and I, like the caribou, were unhindered by insects on the cooler coastal
plain — passing days in the tent with the bug screens wide open.
And finally, in contrast to our experiences in the mountains and foothills
while getting here, there is an absence of predators. Unlike the multiple
bears and eagles we saw daily then, in more than a week we spot only
one grizzly from where we sit on the calving grounds. There are no blizzards,
no wolves, no endless travel to keep us moving day after day. The ceaseless
work and harshness that otherwise dog the caribou seem to have taken
a short hiatus in this sacred place at this sacred time of year.
the caribou finish calving and start to move again, Leanne and I are
ready. Stiff, sluggish and tired of inactivity, we pack the tent and
follow as the herd heads toward the 8,000-foot peaks of Alaska’s Brooks Range.
Climbing on foot instead of on skis now, we make our way into the foothills
and stop to look back at the shimmering coastal plain. Like the herd,
an unborn part of us came alive there and we wrestle with the thought
that all of it —birds, caribou, the wildness that stretches human
consciousness — could be sacrificed for the equivalent of a six-month
supply of oil for the US. Ninety-five percent of Alaska’s Arctic
Coast was open for business. Given all we’d experienced on the
calving grounds and during the two-month migration to get there, there
was little doubt what should be done with the five percent that was left.
And so we move
with the herd again. Slower now that the ranks have thickened with calves,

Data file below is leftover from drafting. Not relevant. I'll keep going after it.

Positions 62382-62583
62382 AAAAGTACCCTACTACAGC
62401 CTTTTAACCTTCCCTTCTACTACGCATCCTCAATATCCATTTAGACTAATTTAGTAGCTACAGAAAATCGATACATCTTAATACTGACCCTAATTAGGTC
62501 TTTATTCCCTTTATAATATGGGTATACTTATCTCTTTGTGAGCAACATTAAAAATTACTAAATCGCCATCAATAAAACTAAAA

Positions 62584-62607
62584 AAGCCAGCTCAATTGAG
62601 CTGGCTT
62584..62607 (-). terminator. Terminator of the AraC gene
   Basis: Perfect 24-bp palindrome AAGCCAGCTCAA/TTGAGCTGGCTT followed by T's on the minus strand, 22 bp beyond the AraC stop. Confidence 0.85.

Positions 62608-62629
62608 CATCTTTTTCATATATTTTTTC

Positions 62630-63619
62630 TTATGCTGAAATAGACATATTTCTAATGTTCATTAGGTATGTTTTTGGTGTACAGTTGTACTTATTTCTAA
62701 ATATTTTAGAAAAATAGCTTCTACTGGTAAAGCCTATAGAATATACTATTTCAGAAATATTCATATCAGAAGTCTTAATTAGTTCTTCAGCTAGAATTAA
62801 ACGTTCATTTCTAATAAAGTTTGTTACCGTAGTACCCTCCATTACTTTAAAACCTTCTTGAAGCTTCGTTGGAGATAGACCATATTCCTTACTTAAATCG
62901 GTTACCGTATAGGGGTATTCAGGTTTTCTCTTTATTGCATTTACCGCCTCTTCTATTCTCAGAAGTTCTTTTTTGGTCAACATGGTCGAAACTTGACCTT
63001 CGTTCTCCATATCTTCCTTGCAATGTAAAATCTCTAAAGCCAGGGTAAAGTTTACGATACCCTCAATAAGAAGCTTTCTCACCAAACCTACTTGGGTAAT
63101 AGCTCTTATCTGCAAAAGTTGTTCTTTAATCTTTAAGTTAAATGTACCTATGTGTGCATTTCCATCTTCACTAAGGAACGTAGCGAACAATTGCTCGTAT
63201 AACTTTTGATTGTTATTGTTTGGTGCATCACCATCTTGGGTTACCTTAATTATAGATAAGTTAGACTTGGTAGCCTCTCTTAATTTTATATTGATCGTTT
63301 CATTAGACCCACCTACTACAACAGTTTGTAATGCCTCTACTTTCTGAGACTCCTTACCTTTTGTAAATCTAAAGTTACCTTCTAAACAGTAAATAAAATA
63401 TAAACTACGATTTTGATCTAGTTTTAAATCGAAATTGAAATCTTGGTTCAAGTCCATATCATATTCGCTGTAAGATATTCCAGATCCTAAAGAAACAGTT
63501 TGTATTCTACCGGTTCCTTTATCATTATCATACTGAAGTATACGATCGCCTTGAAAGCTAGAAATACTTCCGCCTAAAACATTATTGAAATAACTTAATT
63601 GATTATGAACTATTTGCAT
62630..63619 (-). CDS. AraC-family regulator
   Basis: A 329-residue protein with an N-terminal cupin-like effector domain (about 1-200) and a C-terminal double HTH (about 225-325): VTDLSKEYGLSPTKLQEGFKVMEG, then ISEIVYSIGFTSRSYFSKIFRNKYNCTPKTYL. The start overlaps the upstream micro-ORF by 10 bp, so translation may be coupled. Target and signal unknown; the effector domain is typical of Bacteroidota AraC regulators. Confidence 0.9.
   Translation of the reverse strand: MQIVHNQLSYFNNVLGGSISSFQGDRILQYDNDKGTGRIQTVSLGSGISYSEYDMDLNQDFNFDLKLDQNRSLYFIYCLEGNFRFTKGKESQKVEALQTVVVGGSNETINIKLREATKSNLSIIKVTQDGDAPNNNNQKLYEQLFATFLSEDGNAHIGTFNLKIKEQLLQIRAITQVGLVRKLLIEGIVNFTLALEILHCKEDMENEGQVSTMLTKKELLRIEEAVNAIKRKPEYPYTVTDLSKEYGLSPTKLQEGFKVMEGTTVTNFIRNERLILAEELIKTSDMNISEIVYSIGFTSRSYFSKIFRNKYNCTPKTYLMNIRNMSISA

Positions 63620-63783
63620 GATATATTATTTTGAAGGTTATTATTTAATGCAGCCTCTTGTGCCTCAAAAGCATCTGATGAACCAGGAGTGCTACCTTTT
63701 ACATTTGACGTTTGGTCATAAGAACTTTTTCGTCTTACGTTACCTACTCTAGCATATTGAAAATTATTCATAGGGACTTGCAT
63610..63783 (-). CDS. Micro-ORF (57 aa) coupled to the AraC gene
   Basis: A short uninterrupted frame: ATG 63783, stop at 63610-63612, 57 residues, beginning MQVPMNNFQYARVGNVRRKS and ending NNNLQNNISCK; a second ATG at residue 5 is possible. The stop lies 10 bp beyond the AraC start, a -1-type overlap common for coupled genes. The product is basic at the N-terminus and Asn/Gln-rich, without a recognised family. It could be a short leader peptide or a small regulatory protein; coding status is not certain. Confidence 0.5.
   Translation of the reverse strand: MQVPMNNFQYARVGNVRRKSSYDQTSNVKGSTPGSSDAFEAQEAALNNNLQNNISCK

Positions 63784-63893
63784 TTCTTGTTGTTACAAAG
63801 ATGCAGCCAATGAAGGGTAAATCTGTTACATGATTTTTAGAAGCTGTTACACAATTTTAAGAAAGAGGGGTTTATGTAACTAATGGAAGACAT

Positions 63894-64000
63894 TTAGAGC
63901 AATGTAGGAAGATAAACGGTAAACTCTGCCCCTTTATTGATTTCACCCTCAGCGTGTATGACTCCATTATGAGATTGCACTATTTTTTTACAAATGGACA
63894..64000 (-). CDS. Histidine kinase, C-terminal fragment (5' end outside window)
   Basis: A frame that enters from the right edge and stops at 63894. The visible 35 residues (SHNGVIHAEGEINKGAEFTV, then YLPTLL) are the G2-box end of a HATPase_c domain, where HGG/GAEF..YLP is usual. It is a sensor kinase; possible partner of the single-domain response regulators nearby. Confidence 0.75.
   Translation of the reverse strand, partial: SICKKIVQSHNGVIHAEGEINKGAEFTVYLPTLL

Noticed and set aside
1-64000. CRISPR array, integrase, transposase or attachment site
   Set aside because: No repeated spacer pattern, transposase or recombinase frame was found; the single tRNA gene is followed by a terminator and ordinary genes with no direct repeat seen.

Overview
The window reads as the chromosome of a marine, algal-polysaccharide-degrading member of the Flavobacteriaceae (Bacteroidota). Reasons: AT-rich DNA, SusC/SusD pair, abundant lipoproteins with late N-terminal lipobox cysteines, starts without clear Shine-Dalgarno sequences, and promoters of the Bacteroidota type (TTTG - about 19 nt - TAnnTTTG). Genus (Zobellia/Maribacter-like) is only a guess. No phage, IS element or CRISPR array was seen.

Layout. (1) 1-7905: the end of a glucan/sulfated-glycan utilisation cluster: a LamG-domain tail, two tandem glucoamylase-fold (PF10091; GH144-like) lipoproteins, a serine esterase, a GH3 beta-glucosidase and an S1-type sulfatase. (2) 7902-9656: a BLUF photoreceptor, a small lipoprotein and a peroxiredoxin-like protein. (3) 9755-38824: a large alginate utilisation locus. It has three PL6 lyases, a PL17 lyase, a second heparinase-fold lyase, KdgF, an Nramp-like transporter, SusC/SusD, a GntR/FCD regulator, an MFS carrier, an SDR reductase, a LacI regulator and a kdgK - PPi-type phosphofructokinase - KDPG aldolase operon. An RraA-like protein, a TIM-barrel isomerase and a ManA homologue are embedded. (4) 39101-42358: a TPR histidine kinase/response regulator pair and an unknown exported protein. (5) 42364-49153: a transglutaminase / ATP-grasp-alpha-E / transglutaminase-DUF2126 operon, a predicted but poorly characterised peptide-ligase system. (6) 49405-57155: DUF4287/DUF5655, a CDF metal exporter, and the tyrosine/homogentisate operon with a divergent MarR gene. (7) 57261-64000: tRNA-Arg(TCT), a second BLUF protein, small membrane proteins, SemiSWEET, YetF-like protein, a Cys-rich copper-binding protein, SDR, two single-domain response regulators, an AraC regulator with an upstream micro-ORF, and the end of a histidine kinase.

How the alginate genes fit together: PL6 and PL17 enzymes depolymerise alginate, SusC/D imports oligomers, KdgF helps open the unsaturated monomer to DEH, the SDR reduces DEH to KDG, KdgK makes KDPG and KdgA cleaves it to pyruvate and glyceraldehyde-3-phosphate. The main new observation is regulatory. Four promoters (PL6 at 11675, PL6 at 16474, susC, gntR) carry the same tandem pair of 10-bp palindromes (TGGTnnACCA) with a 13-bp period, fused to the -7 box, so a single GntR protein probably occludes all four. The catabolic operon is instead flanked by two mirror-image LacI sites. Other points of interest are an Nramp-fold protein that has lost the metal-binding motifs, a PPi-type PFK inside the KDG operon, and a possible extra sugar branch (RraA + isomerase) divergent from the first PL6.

and with far more drama between the normal stops to feed and rest.
day, a grizzly bear appeared a kilometre away and sent the herd running
over a six-foot-high drift — nothing but a leap for the cows,
but impassable for many of the calves. Some mothers noticed and went
back for their young. Other calves figured how to get down on their
own, but one headed uphill over the rise where the grizzly had briefly
emerged, and disappeared. The distraught mother returned half an hour
later, grunting, thrashing back and forth through the willows in panic.
She searched all night, pacing, calling as Leanne and I tried to sleep,
haunted by the sound of her voice over the river. She was silent but
still there the next morning, standing still, listless, vacantly staring
into the river.
The next day
an eagle tore a strip out of an unguarded calf, a cow and calf got permanently
separated at a routine river crossing, and we stumbled across the strewn
and picked-over carcasses of other calves that had met similar fates.
We knew this
was going to happen. Of every 100 calves born, 25 die of such natural
causes in the first month, even with the calving grounds undeveloped.
But still, it is hard to stomach. As with any companion on a long journey,
a bond has formed between ourselves and the caribou; a relationship,
no matter how one-sided, that makes it difficult to digest how quickly
the miracle of birth can be followed by the tragedy of death. So we prepare
ourselves for both the joys and sorrows that await us as we continue
with the herd towards the Yukon, into the insect season and beyond, following
their movements as they travel back to the winter range over the next